China sanctions Raytheon, Boeing Defense CEOs over Taiwan




 

BEIJING (AP) - China announced sanctions on Friday against the CEOs of American defense contractors Raytheon and Boeing Defense over a major U.S. arms sale to rival Taiwan.

Foreign Ministry spokesperson Mao Ning did not specify what the sanctions would be against Gregory Hayes, chairman and CEO of Raytheon Technologies Corp., and Ted Colbert, president and CEO of Boeing Defense, Space and Security.

It wasn't immediately clear what impact they would have on the executives or their companies, but such sanctions are often mainly symbolic in nature.

The U.S. announced a $1.09 billion arms sale to Taiwan last week, including $355 million for Boeing's Harpoon missiles and $85 million for Raytheon's Sidewinder missiles.

"We once again urge the U.S. government and relevant parties to ... stop arms sales to Taiwan and military contact with Taiwan, and stop creating new factors that could lead to tensions in the Taiwan Strait," Mao said at a daily briefing.

China claims Taiwan, a self-governing island of 23 million people off its east coast, as its territory and says it must eventually come under its control. Taiwan and China split in 1949 during a civil war that brought the Communist Party to power in Beijing.

The U.S. does not formally recognize Taiwan under its one-China policy but is the island's main supplier of military equipment and is bound by its own laws to ensure Taiwan can defend itself.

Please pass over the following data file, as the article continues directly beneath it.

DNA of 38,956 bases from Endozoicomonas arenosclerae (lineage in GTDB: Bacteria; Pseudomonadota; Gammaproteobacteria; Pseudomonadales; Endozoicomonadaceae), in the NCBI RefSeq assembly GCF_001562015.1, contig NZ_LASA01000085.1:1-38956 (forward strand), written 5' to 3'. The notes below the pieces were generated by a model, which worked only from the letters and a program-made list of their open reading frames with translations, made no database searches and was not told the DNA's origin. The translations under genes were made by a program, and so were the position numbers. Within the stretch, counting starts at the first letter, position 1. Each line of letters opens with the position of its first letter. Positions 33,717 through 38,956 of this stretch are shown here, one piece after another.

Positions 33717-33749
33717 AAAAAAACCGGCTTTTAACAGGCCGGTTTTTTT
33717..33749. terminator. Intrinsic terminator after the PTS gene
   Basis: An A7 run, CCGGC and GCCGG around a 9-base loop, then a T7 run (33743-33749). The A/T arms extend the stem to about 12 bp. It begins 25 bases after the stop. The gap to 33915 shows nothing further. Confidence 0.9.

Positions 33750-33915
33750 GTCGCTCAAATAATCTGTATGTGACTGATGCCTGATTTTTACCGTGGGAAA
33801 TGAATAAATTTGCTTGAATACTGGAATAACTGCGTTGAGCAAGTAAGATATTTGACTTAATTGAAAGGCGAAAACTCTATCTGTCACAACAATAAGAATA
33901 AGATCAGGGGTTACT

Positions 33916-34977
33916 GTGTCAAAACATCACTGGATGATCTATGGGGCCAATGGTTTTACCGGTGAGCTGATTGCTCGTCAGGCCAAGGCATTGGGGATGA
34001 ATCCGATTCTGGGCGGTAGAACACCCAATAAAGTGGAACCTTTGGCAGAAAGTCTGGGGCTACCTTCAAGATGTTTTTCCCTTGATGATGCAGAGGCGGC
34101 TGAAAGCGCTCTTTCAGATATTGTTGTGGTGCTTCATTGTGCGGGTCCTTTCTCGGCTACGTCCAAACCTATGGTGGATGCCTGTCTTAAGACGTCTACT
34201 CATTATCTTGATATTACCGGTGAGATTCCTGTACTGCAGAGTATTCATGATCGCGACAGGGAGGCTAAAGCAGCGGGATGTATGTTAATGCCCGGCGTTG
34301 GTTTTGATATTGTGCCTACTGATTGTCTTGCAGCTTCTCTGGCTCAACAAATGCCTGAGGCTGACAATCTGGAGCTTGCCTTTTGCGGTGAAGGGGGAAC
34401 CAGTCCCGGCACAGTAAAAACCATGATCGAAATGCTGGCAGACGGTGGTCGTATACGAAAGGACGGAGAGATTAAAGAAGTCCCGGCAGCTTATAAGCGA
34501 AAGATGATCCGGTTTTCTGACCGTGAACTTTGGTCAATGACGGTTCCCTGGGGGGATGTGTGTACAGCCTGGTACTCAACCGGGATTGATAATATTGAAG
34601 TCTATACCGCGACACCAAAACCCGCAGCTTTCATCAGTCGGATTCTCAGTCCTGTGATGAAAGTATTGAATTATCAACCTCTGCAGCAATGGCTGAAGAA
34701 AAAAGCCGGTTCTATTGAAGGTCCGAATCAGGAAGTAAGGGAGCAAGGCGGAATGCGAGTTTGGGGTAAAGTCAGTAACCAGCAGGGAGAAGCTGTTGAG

Mao also expressed China's opposition to an upcoming Taiwan trip by Czech lawmakers. A 14-member delegation is to arrive Sunday for a six-day visit, according to Taiwan media reports.

"China is firmly opposed to any form of official contact between Taiwan and countries having diplomatic relations with China," Mao said.

She called on the Czech lawmakers "to refrain from sending the wrong signals to the separatist forces of Taiwan independence and to stop undermining ... bilateral relations."

In February, China announced sanctions on Raytheon and Lockheed Martin over a $100 million deal for maintenance of Taiwan's missile defense systems by the two companies.

China also protested a bill that was approved by a U.S. Senate committee this week that could significantly increase American military support for Taiwan.

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